Brushing twice a day and flossing at least once is not enough to remove the harmful bacteria from your child’s mouth. Cleaning their tongue is an essential part of every child’s routine dental care.
The tongue acts like a sponge, which can hold the majority of bacteria found in the mouth. Bacteria can adhere on the rough surface of the tongue. Although the tongue doesn’t decay like teeth can, it can allow bacteria to proliferate causing dental cavities and tooth decay. With proper technique, tongue brushing can remove bacteria, prevent dental cavities and gum disease, as well as relieve bad breath.
When cleaning the tongue, children can use their toothbrush to brush it gently. A thin mucus layer keeps food residues and bacteria trapped in the nooks and crannies of the tongue. Therefore, we advise using a little bit of toothpaste when brushing your child’s tongue. Start brushing at the back of the tongue, working forward. Include the top of the tongue when brushing and then after cleaning the tongue, rinse with water to flush away residues.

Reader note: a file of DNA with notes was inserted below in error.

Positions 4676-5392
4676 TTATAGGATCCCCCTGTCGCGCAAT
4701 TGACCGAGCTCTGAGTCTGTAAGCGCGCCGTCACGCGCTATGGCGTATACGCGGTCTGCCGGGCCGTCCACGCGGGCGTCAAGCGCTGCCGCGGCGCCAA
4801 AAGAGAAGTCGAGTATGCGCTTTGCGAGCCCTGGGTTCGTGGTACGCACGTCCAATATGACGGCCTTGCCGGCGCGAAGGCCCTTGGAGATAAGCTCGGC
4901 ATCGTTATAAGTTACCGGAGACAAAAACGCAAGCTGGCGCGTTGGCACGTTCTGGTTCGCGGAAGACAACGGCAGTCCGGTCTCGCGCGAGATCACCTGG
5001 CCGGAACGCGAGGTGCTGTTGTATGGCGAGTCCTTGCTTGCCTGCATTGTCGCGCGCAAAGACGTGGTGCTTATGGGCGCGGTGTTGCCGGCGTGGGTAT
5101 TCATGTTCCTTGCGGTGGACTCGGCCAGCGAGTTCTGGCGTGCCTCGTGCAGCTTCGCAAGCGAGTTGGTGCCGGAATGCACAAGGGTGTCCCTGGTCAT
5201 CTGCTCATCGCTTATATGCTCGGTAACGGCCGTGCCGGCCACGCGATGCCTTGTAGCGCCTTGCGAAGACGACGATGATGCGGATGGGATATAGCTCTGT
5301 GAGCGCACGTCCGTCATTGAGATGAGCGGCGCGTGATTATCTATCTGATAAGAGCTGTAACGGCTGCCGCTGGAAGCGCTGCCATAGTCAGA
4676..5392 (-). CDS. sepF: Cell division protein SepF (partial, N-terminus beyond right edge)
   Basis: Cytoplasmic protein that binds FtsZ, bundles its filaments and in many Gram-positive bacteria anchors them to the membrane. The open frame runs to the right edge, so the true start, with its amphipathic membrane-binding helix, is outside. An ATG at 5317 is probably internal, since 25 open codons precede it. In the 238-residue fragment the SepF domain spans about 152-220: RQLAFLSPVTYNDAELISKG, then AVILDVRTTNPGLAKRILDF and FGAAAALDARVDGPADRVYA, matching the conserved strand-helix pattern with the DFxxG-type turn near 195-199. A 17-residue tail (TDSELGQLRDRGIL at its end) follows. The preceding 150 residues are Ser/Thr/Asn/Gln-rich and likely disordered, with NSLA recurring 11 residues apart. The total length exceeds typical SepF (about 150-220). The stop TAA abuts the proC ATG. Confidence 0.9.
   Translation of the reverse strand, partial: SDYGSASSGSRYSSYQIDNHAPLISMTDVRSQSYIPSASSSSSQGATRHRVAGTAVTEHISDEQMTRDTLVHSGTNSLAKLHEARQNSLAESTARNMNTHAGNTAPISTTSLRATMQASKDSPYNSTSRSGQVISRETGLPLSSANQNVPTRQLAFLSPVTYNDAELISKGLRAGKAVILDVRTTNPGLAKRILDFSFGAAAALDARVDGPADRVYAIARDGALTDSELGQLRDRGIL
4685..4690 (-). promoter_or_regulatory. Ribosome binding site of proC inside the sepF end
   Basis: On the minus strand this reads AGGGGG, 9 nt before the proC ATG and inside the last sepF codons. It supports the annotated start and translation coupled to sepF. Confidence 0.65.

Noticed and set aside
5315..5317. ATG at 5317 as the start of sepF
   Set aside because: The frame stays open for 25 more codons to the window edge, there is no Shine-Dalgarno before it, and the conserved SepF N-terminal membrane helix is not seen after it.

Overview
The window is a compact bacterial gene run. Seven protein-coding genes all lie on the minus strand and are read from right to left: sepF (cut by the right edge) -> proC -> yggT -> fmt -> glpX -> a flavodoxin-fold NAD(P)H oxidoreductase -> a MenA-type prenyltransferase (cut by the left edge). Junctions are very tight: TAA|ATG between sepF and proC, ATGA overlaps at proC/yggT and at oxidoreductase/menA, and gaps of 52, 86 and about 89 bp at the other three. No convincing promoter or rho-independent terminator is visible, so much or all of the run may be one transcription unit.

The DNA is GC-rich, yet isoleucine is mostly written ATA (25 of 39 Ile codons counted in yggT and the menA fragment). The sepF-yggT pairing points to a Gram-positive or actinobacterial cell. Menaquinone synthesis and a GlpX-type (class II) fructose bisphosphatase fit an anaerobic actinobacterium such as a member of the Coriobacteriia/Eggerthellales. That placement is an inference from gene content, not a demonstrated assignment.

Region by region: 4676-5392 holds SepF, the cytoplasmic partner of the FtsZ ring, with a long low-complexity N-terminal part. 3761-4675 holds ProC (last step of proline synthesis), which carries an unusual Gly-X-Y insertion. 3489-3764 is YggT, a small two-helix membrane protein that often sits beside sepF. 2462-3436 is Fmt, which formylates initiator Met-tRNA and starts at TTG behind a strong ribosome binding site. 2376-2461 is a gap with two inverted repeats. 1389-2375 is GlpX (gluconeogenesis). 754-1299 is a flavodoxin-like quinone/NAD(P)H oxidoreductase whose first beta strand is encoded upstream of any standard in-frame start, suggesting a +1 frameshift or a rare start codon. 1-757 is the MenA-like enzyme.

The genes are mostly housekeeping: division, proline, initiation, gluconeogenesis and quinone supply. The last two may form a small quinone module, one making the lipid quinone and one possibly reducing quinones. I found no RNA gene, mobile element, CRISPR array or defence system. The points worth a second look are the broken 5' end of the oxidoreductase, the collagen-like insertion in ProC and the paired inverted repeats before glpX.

Children can also use a tongue scraper. A tongue scraper is good for cleaning the tongue thoroughly. It is made of soft, flexible plastic that can gently scrape away the mucus-based layer of food residue and bacteria from your child’s tongue.
Brushing the tongue should be done at least twice a day, in the morning and at night before going to sleep. Make sure your children adhere to this routine so they can form a healthy dental habit that they will remember into adulthood.
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